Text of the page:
The Estrella Mountains, Sierra Estrella, are a relatively narrow range extending 23 miles northwest to southeast, on the southwest side of Phoenix, rising to a high point of 4,232 feet and bordered by the Gila River valley on one side and a vast desert plain on the other. The northernmost portion is contained within Estrella Mountain Regional Park, occupying a rectangle of land 5.5 by 6.5 miles in extent, crossed by a network of trails totaling over 30 miles, popular for hiking, cycling and horseriding. In winter and in the monsoon season the river floods, creating wetland areas along the park's northern edge.
The mountains were once inhabited by the Hohokam people, from 500 to 1500 AD, though there do not appear to be any visible relics from this period. The vegetation in and around the hills is typical of the Sonoran Desert including plenty of saguaro, though most in the park are quite well separated. The majority of the trails cross flat land and the northern foothills, climbing just a few hundred feet; the main spine of the mountains, occupying the southeastern half of the park, is essentially trailless, and rises over 1,500 feet. The intersecting loops allow for many possible loop hikes, from less than one mile to over 15 miles.
The park was the earliest established of the Maricopa County regional preserves, in 1954, and it has a good range of facilities including a campground, a large grassy picnic area, a horse staging arena and a nature center. Entry (2023) is $7 per vehicle.
Map of Estrella Mountain Regional Park
The main entrance to the park is along Vineyard Avenue, 5 miles south of Interstate 10 and 3 miles from Phoenix-Goodyear Airport. The surroundings are quiet and rural; the park is bordered just to the north by the Gila River, beyond which is a strip of farm fields. A limited amount of development adjoins its northern edge including the golf course, just within the park, and a few estates, but the remainder is quite unspoilt. To the east, Vineyard Avenue curls southwards, now 143rd Avenue, and passes several other entrances but these are usually closed by gates. The access route passes the fee station and the nature center then splits into a loop, with two short spurs - along here are several trailheads, the horse area, the picnic place and the campground.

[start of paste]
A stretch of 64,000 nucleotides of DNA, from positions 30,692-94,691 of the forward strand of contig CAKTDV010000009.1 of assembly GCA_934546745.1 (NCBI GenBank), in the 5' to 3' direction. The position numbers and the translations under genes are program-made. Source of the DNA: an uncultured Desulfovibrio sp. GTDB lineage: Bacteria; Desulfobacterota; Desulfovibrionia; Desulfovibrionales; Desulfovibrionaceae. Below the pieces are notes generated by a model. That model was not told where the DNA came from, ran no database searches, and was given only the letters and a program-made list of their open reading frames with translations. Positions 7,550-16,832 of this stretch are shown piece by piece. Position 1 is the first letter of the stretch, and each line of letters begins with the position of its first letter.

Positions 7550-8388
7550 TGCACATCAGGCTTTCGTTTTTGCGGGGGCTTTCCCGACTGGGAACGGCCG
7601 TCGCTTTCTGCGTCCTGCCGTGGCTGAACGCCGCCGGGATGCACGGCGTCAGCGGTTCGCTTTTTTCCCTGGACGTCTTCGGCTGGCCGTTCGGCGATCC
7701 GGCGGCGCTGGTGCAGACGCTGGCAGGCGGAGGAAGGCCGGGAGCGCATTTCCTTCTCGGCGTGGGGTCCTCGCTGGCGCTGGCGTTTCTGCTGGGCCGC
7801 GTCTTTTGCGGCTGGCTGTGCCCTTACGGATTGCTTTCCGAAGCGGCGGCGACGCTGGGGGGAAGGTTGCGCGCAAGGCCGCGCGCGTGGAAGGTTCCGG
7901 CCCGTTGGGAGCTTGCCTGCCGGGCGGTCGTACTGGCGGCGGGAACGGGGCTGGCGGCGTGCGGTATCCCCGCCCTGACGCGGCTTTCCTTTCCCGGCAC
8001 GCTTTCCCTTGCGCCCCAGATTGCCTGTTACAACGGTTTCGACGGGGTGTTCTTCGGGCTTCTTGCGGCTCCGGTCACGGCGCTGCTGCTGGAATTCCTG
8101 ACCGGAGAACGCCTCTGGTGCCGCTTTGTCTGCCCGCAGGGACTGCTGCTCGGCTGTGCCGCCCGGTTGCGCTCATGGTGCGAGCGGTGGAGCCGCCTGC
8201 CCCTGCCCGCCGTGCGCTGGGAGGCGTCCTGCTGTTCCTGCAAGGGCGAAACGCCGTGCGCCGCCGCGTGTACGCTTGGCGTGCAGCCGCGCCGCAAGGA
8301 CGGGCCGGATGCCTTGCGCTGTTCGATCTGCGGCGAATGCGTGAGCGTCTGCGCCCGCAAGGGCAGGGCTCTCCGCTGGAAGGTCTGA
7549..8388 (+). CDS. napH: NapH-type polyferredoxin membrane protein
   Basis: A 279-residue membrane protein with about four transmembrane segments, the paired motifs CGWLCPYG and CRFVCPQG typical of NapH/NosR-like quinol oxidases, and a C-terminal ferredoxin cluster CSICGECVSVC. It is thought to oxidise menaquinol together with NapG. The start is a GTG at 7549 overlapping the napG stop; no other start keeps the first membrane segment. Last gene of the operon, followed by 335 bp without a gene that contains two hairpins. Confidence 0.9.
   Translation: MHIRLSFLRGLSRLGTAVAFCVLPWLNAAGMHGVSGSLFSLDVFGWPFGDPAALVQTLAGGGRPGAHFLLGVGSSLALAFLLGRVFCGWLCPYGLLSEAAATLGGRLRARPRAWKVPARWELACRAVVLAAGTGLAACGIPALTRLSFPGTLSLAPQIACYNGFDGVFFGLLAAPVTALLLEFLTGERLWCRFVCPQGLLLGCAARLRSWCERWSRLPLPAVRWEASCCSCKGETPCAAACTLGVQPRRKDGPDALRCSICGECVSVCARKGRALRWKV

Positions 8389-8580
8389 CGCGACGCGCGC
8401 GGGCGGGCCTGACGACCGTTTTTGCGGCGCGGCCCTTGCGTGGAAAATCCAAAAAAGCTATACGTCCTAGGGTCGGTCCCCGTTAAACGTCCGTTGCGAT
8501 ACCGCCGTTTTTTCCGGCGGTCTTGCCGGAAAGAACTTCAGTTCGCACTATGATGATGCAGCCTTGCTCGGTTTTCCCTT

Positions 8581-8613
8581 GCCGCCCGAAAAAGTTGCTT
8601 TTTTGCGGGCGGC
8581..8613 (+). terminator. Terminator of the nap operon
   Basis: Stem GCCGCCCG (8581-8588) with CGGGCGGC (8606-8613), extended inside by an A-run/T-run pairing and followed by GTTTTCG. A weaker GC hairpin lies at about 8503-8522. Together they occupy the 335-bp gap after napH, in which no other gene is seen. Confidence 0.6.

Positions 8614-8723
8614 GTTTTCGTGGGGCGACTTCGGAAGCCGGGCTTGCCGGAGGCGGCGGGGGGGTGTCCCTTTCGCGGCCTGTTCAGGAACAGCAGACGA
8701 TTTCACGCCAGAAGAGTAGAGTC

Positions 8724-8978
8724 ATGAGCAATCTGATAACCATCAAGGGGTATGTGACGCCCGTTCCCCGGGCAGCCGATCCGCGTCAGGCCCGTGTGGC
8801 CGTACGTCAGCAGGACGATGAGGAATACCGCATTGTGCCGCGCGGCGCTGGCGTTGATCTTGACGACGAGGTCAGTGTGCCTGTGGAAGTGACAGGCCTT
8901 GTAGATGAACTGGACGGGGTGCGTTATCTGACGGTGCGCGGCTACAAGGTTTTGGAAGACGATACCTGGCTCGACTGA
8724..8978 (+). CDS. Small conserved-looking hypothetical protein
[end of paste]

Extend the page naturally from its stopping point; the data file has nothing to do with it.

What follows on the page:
The shortest trails start from three trailheads (Quail, Baseline, Gila) below the north edge of mountains; paths of the same name climb just a little way up the slopes and are linked by the Saddle and Baseline trails. Quail, Horseshoe and two parts of the Baseline loop continue further south and join with the north end of the Rainbow Valley Trail that connects to another trailhead, beside the horse staging area. Longer, less travelled paths head south from here - Toothaker, Coldwater and Butterfield, and these in turn lead to the Pedersen, Gadsden, Homestead and Desert Rose paths that explore the remoter areas to the east and south. In the northeast corner are two circuits intended for mountain bikes, the Technical Loop and the Long Loop. A representative medium-length round trip hike (6 miles), along the Toothaker and Rainbow Valley trails is described below.
Toothaker and Rainbow Valley Trails
The Toothaker Trail heads southwest from the west side of the horse staging area, traversing level land crossed by a few little washes, then over a minor brow and on to a bigger flat, with high mountains ahead. It passes a crossroads junction, with the Dysart Trail, a connecting route west to the Rainbow Valley Trail and east to the Coldwater and Butterfield trails, followed by a bigger wash, after which the path begins a gentle climb, soon running alongside the streamway to another junction, at the south end of the Rainbow Valley Trail. This rises some more, into nicer, rockier scenery; the surroundings were somewhat nondescript before. It crosses a pass, as lands to the west come into view for the first time, then descends to a wide, flat area centered on a dry streambed, the same drainage encountered previously. A few photogenic dead saguaro line the path, mixed with live specimens, plus many palo verde trees. The Dysart junction is just before the wash. On the far side of the flat, the trail skirts the edge of the hills, staying nearly level, with broad views north and later east. The cacti become quite sparse though wildflowers are little more numerous. The path rounds the edge of a broad basin, with the golf course visible beyond, and passes a fourth junction, with the Maricopa (Quail) Trail, then ascends to another saddle, and finally drops down the far side, back to the trailhead.